Hilliard City Council on Oct. 28 approved new legislation concerning fire lanes, but it didn't come easy and, according to police Chief Doug Francis, will not achieve the intended result regarding "predicate offenses."

Hilliard City Council on Oct. 28 approved new legislation concerning fire lanes, but it didn't come easy and, according to police Chief Doug Francis, will not achieve the intended result regarding "predicate offenses."

City Council members proposed a battery of amendments to the ordinance -- some failing, some passing -- before arriving at a final amended version that was approved unanimously.

Several provisions of the ordinance were at issue, including whether police should be able to cite private-property owners where the blocking of fire lanes occurs, and whether traffic violations of another nature should make a subsequent fire-lane violation a misdemeanor of a higher degree.

Debate on the issue began during the Public Safety and Legal Affairs Committee that preceded the City Council meeting and continued after the ordinance was moved from the committee to the full council.

"I think this is a dreamt-up concern with no basis in reality," Councilman Nathan Painter said, as debate lingered on Councilman Albert Iosue's concern that police potentially could arbitrarily or excessively cite a private-property owner for another person violating parking restrictions in fire lanes.

Painter and Councilman Joe Erb said police should be afforded the discretion of issuing citations to private-property owners if evidence indicated the owner allowed or encouraged violations.

To assuage Iosue's concerns, City Council members first amended the ordinance to add the word knowingly to the legislation: "No owner or operator of private property shall knowingly permit the standing or parking of a vehicle (in an area identified as a fire lane)."

Council members unanimously approved the amendment, but the debate continued on other issues.

Blocking a fire lane is a minor misdemeanor, but the legislation as originally proposed allowed police to make the violation a fourth-degree misdemeanor if a motorist had been convicted of any moving violation, such as speeding, in the past 12 months.

Such former violations are known as "predicate offenses" when used to make new charges of a higher level.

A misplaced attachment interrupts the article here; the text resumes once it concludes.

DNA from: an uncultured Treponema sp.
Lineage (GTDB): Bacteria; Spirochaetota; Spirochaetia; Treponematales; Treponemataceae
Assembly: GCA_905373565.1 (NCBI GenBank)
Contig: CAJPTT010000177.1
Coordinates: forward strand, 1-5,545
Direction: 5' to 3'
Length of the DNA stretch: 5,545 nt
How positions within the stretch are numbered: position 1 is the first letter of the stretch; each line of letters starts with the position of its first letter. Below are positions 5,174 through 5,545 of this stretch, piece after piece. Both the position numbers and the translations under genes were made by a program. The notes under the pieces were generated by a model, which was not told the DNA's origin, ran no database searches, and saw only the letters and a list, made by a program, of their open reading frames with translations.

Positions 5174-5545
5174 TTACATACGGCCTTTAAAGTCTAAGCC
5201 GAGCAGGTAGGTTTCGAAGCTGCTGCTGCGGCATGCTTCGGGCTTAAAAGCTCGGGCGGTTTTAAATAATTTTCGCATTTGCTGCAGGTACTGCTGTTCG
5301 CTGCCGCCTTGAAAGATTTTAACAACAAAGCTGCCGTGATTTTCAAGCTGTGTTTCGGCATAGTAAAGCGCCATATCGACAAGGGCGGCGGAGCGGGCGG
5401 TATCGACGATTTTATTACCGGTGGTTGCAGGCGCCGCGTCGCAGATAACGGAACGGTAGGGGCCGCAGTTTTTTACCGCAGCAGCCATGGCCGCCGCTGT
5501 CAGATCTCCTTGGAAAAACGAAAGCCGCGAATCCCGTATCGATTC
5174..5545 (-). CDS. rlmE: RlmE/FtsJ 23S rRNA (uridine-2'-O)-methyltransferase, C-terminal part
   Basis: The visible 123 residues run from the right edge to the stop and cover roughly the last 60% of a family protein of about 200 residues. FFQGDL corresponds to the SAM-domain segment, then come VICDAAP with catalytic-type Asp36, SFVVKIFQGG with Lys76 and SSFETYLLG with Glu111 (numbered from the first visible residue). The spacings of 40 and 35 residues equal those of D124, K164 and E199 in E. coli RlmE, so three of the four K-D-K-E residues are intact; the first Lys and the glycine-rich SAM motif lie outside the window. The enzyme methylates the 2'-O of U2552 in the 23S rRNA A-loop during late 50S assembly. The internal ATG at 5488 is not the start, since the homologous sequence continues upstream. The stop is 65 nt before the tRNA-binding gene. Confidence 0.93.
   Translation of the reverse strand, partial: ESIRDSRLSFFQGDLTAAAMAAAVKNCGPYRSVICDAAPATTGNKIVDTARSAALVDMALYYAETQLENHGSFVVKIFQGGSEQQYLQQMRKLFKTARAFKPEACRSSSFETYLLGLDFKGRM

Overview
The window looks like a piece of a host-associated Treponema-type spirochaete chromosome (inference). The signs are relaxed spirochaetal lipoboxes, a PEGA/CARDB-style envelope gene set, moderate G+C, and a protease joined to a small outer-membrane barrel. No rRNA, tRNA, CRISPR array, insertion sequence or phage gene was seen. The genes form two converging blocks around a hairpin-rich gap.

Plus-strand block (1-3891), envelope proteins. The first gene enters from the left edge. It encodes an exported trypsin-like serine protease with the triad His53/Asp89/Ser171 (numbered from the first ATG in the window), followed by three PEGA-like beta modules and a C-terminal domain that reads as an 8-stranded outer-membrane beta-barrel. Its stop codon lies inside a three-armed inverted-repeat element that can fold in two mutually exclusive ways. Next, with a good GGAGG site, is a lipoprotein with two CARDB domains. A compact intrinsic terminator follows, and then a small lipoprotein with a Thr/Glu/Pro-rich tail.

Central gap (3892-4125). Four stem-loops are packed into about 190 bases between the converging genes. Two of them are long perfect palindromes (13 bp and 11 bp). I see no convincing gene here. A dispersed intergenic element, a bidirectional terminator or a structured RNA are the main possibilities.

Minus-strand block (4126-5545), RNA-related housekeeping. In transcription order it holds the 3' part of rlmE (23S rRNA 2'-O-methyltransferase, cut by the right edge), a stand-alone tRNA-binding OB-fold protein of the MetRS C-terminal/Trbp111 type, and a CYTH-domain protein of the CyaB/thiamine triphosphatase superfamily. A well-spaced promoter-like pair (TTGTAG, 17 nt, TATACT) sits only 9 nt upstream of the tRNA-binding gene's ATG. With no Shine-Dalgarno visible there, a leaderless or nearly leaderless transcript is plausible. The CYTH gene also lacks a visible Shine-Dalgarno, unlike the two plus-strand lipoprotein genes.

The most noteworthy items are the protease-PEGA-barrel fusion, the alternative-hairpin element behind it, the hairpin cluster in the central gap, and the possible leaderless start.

Motorists with two or more traffic violations in the past 12 months could be charged with a third-degree misdemeanor for a fire-lane violation.

City Council President Brett Sciotto asked for an amendment that would declare any and all parking violations, but excluding moving violations, as a "predicate offense."

That motion failed 4-3. Sciotto, Vice President Kelly McGivern and Jim Ashenhurst voted in favor of the measure; Tom Baker, Erb, Iosue and Painter opposed it.

Next, Iosue made a motion for only previous fire-lane violations to be a predicate offense. That measure passed 4-3. Ashenhurst, Iosue, McGivern and Sciotto and voted in favor of the amendment; Baker, Erb and Painter opposed it.

Iosue reiterated that motorists should be culpable only for repeat violations of the same offense; those who supported making all parking violations or even moving violations predicate offenses agreed it indicated a possible lack of general regard for parking restrictions, and that police should be able to apply more-severe penalties if deemed appropriate.

Lastly, Iosue made a motion to amend the ordinance to delay the effective date of the ordinance until Jan. 1, 2014, giving the public as much notice as possible. The measure passed 6-1, with Erb dissenting.

"People are aware," said Erb, alluding to media coverage and the more than 600 warnings Francis said police recently had issued to illegally parked cars at various schools.

The blocking of fire lanes at schools was the impetus for the legislation, but police supported the application to other problematic places, such as pizzerias where delivery drivers sometimes block lanes.

Following the vote, Francis said, despite the naming of only fire-lane violations as a predicate offense, police retain the discretion to apply other violations as predicate offenses because another section of code allows it.

Hilliard's "prohibited-parking ordinance" outlines 19 parking offenses and is independent from the fire-lane ordinance, Francis said.

Ohio law allows police to use parking offenses as predicate offenses, a fact Erb reiterated.

"We're getting in the weeds. I want to stay with the state code," Erb said as discussion continued about the nature of predicate offenses.

Francis said police will be able to use discretion as they desire, but City Council's action was ultimately unnecessary and created two sections of code for the same purpose.

The new legislation gives police the authority to tow vehicles from fire lanes and cite private-property owners when circumstances call for it, enforcement tactics not previously available.

"I don't agree with the final version, but it's something we can live and work with," Tim Roberts, a retired firefighter and Norwich Township trustee, told council members.